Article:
Company faces online shaming over email fiasco

    The reputation of a small ventilation company’s has been left in tatters this week after an insulting email chain that was accidentally sent to a job applicant, made national headlines.

    Anna Jacobs, from Horsmonden, had applied for an office administrator position at Tecomak Environmental Services, based in Hadlow Road, Tonbridge.

    The company invited her along for an interview by sending her an email. However, attached to the formal response were a series of derogatory comments meant only for internal distribution. Among the comments was a suggestion any interview would only be worth the business’s time ‘for a laugh’.

    Speaking to the BBC Ms Jacobs said she was ‘furious’ at the ‘absolutely awful summary’, which read: “Home educated oddball. Can’t get a job since leaving uni. Forages for mushrooms.

    “Difficult to assess from her CV – might be very good but equally could be a biscuit short of a packet or a left-wing loon tree hugger.”

    The story went viral becoming the second most read article on the BBC’s website on Sunday [May 14].

    As people heard about Tecomak’s treatment of Ms Jacobs, they sought to punish the company by giving them a one-star rating on their Google profile – the first thing that comes up when their name is searched online.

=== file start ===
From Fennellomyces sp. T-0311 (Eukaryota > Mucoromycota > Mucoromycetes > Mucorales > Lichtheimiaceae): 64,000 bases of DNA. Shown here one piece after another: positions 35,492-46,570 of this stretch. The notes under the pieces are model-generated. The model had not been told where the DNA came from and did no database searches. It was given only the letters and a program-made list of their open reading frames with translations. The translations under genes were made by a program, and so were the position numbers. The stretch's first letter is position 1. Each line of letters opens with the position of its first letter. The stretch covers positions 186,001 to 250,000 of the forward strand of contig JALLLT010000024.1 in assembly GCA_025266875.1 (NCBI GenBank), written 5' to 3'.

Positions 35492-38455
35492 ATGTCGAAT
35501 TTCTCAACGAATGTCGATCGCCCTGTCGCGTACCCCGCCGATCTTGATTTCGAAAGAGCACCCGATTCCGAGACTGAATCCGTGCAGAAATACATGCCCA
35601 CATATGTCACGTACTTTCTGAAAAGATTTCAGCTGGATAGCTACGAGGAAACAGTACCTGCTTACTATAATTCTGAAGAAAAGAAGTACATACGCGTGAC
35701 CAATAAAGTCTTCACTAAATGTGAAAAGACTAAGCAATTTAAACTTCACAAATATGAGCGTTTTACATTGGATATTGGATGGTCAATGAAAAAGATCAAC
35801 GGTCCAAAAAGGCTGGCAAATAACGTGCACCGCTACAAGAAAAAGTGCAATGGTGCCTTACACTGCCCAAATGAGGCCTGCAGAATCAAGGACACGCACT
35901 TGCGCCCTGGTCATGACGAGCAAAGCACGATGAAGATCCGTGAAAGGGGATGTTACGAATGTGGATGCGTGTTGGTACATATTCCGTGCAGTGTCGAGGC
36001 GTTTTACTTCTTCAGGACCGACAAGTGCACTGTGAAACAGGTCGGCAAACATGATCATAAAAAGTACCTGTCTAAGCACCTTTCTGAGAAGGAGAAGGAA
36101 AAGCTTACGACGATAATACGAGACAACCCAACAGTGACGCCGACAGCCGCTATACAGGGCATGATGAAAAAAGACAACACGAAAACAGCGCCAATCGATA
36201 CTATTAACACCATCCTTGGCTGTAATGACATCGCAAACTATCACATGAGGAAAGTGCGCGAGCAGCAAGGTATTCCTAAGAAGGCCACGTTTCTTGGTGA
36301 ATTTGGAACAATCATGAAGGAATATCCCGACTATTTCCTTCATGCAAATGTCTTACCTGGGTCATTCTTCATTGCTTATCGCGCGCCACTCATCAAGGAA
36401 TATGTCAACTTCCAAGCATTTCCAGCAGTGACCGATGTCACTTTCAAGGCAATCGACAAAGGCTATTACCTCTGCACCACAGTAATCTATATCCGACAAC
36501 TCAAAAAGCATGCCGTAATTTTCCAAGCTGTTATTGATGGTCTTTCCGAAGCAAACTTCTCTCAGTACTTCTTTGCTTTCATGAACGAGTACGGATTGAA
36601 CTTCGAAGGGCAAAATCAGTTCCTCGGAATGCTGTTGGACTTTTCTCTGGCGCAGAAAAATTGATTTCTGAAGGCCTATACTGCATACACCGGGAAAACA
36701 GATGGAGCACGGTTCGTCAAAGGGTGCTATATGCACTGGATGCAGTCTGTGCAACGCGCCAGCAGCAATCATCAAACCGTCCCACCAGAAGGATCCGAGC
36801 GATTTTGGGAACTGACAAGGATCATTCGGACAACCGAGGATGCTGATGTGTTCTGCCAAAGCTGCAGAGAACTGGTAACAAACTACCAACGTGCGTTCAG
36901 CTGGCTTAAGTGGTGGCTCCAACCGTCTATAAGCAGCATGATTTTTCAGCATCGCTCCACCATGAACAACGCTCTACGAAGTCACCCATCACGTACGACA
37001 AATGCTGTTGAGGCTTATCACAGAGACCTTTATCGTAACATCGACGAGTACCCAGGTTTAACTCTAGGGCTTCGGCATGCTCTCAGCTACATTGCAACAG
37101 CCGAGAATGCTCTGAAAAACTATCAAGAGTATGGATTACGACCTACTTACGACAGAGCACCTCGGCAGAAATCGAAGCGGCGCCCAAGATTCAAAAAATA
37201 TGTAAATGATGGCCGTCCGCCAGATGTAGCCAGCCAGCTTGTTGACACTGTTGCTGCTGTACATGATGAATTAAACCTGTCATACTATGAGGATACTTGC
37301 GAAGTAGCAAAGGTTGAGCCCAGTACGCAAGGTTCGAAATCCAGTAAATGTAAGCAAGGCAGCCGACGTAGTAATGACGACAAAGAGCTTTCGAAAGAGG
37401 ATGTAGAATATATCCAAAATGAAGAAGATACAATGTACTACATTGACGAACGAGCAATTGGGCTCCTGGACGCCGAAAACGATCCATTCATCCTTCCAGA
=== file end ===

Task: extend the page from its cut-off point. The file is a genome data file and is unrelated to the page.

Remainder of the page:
At one point there were more than 150 reviews, although this has now been reduced to 58, possibly due to an appeal from the company to Google.

    A typical comment came from Hugh Sweeney: “Joke outfit run by unprofessional morons – avoid,” he said.

    American David Clapp said: “Your appalling reputation as a company has extended to the U.S. You have gone global for all the wrong reasons.

    Although Kerry Quick was not so rapid to judge: “How sad that one complete moron based in the company could potentially lead to the company’s fall. Remember that this business also employs other people, and wishing this company to go bust will affect them greatly too,” she implored.

    Ross Black of Tecomak issued an apology to Ms Jacob. It read: “Clearly the comments were informal and not to the high professional standard you would expect from a company like ours.

    “I understand that it must have been upsetting to read the comments and I apologise on behalf of the company and the employees concerned.”

    He added: “We genuinely felt your application and CV was interesting and you were shortlisted from a long list of over 40 candidates.”

    The offer for an interview still stood, he insisted, but Ms Jacobs has declined.